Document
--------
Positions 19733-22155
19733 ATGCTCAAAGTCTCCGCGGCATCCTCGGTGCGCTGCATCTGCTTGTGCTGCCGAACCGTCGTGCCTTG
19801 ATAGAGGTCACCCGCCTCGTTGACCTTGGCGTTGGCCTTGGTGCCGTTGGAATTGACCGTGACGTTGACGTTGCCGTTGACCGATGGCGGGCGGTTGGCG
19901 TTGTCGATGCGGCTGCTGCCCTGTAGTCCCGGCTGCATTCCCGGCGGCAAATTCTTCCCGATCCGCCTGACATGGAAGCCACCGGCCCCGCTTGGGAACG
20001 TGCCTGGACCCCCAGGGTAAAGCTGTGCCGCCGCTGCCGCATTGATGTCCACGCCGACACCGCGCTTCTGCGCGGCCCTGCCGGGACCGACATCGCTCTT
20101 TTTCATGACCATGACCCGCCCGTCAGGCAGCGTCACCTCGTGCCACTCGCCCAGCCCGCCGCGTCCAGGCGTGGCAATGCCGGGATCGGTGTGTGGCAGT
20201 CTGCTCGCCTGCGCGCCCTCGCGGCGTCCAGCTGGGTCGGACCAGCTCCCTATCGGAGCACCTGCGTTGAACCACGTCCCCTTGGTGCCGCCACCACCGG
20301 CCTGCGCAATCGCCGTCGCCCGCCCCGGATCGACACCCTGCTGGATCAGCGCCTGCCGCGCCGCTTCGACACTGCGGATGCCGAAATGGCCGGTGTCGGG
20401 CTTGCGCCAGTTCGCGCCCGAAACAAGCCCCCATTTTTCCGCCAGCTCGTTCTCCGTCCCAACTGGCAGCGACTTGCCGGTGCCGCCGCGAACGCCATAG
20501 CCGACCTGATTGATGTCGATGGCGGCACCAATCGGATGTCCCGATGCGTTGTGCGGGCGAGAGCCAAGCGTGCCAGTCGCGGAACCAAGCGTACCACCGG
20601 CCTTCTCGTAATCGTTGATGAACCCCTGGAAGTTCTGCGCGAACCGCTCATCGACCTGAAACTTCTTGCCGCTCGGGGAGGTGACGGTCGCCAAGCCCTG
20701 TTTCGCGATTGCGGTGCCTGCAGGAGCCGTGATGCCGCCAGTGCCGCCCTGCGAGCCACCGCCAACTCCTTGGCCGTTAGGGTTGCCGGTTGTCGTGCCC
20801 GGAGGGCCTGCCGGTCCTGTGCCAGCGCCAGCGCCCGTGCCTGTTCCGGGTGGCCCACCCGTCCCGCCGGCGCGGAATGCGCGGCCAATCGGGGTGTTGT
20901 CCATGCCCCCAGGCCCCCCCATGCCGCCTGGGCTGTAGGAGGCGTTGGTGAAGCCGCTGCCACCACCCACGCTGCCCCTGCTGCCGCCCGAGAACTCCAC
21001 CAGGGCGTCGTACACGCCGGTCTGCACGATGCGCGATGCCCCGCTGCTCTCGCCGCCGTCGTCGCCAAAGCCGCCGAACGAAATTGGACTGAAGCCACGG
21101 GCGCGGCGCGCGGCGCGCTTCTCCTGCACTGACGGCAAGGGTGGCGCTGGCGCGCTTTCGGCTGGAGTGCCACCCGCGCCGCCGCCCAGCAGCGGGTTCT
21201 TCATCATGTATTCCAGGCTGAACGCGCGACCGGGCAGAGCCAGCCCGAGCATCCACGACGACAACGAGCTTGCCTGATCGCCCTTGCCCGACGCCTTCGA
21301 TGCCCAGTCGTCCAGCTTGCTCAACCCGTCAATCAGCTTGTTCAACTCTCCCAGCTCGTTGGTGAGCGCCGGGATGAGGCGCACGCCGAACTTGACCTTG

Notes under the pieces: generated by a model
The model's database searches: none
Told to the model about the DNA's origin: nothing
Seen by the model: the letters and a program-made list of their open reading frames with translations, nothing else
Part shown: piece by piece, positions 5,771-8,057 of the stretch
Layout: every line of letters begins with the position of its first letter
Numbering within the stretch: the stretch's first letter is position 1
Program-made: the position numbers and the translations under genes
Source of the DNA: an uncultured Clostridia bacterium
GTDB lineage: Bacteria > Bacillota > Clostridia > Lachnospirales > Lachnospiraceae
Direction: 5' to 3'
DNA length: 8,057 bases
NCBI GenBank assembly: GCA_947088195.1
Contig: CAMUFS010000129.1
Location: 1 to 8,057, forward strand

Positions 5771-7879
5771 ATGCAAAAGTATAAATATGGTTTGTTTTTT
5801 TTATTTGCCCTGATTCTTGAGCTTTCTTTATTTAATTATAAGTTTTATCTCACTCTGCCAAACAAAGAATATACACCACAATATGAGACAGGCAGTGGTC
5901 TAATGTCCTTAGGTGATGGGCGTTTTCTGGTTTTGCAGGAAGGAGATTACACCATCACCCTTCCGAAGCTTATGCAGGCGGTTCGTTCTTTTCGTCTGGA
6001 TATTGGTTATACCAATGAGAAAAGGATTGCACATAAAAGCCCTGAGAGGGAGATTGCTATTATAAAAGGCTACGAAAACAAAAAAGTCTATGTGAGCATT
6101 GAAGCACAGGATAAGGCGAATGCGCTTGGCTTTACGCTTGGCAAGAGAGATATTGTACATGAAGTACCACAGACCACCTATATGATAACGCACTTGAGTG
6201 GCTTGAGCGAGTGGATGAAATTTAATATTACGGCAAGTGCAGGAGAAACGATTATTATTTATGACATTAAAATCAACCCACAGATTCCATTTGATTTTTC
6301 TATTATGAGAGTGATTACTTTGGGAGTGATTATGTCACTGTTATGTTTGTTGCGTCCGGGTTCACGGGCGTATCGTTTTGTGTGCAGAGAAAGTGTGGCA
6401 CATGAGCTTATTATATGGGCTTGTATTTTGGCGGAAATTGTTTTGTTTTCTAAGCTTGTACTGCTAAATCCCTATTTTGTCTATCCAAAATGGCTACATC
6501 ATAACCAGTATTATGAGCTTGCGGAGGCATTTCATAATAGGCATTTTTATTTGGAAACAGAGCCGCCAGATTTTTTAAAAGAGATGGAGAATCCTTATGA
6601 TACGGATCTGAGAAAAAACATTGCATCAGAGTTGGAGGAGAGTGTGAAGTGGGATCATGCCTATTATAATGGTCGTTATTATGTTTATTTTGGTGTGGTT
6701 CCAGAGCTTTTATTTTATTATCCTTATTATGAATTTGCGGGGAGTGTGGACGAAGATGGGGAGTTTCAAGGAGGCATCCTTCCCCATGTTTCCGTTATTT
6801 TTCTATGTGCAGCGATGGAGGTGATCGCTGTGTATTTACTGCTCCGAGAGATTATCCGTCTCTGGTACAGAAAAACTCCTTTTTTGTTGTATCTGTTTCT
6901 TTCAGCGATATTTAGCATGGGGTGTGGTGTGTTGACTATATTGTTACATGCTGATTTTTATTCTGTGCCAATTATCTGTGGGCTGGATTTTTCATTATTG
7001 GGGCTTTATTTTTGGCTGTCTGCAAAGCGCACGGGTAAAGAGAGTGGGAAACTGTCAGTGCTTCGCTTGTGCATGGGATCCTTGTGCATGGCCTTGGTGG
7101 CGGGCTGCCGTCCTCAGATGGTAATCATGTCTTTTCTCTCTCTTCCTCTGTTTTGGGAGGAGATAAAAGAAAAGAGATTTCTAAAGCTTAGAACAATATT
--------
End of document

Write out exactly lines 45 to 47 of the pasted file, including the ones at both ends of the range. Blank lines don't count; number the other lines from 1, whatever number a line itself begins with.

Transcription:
6701 CCAGAGCTTTTATTTTATTATCCTTATTATGAATTTGCGGGGAGTGTGGACGAAGATGGGGAGTTTCAAGGAGGCATCCTTCCCCATGTTTCCGTTATTT
6801 TTCTATGTGCAGCGATGGAGGTGATCGCTGTGTATTTACTGCTCCGAGAGATTATCCGTCTCTGGTACAGAAAAACTCCTTTTTTGTTGTATCTGTTTCT
6901 TTCAGCGATATTTAGCATGGGGTGTGGTGTGTTGACTATATTGTTACATGCTGATTTTTATTCTGTGCCAATTATCTGTGGGCTGGATTTTTCATTATTG